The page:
After Slavery: Educator Resources

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1. The Social and Domestic Price of Free Labor

The following educational document corresponds with Unit Seven: Gender and the Politics of Freedom in the After Slavery exhibition. Note the "Questions to Consider" section included at the end of each document.

The end of 1865 brought with it the end of contracts that for the most part recast entire former slave labor forces as wage workers. In turn, the termination of that first round of labor agreements brought with it the requirement that planters pay their former slaves for services rendered. It was a revelation that compelled ex-slaveholders and southern employers to quickly reconfigure their work forces. The most profitable workers, the workers they were most willing to pay wages to, were those they considered the best workers. It was a new expectation that privileged former slaves who could split three hundred or more fence rails in a single day for example, lift 500-pound bales of cotton on and off wagons, or manipulate the heavy cast-iron ploughs that farmers routinely used for opening up new fields and preparing old ones for a season's crops. Thus as planters began to recruit workers for the 1866 season, they applied a new calculus—one born out of the new circumstances of freedom, and one, more over, that tended to favor black men.

In the report published below, a Freedmen's Bureau agent from Georgia's eastern cotton belt reflects on the unexpected price planters' new expectations levied against those who could not work like able-bodied men.

The Social and Domestic Price of Free Labor

Eatonton Putnam Co. Ga. 25th Dec. 1865.
Sir Such a variety of cases amongst the freedmen arises that I must trouble you for instructions in regard to these at least. a part of such as have been presented & to ask for general instructions in relation to such cases as may yet arise for which no provision is made.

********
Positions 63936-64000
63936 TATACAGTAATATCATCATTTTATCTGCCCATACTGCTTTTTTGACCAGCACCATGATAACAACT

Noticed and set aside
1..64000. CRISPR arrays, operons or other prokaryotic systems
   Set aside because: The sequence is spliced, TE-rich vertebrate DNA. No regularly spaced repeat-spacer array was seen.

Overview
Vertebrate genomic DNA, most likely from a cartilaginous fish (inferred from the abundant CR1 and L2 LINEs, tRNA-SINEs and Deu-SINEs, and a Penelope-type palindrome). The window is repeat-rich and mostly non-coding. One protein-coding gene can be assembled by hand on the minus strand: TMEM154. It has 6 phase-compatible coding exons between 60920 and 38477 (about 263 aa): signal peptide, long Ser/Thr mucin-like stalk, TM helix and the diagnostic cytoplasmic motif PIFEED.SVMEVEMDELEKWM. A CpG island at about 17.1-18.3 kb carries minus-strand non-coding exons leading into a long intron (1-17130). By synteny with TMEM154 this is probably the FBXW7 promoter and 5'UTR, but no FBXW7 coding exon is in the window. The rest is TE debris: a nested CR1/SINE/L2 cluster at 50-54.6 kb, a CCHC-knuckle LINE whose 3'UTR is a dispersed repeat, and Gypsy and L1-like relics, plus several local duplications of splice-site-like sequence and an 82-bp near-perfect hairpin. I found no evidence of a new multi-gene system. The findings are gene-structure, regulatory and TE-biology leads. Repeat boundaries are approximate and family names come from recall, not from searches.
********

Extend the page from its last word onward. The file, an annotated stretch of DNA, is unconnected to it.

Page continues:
Some men have abandoned their old wives by whom they have several children & taken new wives & are trying to get possession of the older children who are able to assist the mother leaving the helpless ones to the mother. in such cases it is impossible for the mother to find employment which will afford subsistence There are many women whose husbands left last N[ov]. 12. months with the army of Gen. Sherman leaving the mothers with several small children, then there are many helpless and decrepid men & women whose children cannot take care of them Now where are those to be sent[?] & by what means? there are no Hospitals or Assylums here. Believing that human sagacity can not foresee all the cases that may arise out of this new state of things is the reason that general instructions & powers is asked for. In all cases not perfectly clear. It is preferred that the Agent call to his aid two intelligent men. Respectfully
[signed] Wm B Carter

Source: Wm. B. Carter to [Gen. Davis Tillson], 25 Dec. 1865, Unregistered Letters Received, ser. 632, GA Asst. Comr., RG 105.


Questions to Consider

  1. It is often easy to conceive of human life as a series of separate compartments. But as William Carter discovers, people do not actually live their lives this way, with one part labeled work, one labeled family, one labeled politics, and perhaps another labeled church or school. Instead, those different categories overlap, collide, and otherwise exist simultaneously. In reading this letter, think about the intersections that influence freedpeople's lives, the various forces that they come up against in their daily lives. In your opinion, which are the most important ones for the people Carter writes about?

  2. Is Carter surprised by these connections? How about southern white officials? What kind of evidence supports your answer?

  3. One of the central stories of slavery, and later, of freedom, were the extraordinary lengths to which black women and men went to keep their families intact. In slavery, men would risk everythingincluding their livesto run away from their owners in order to reunite with their wives. In freedom, parents would publish advertisements in newspapers, seeking news about children who had been sold away during slavery. Yet the black men of whom William Carter writes were choosing to abandon wives "by whom they have several children." As historians, how do we account for this? What kind of circumstances might drive husbands and fathers to "to get possession of the older children"?

Return to Exhibition: Unit Seven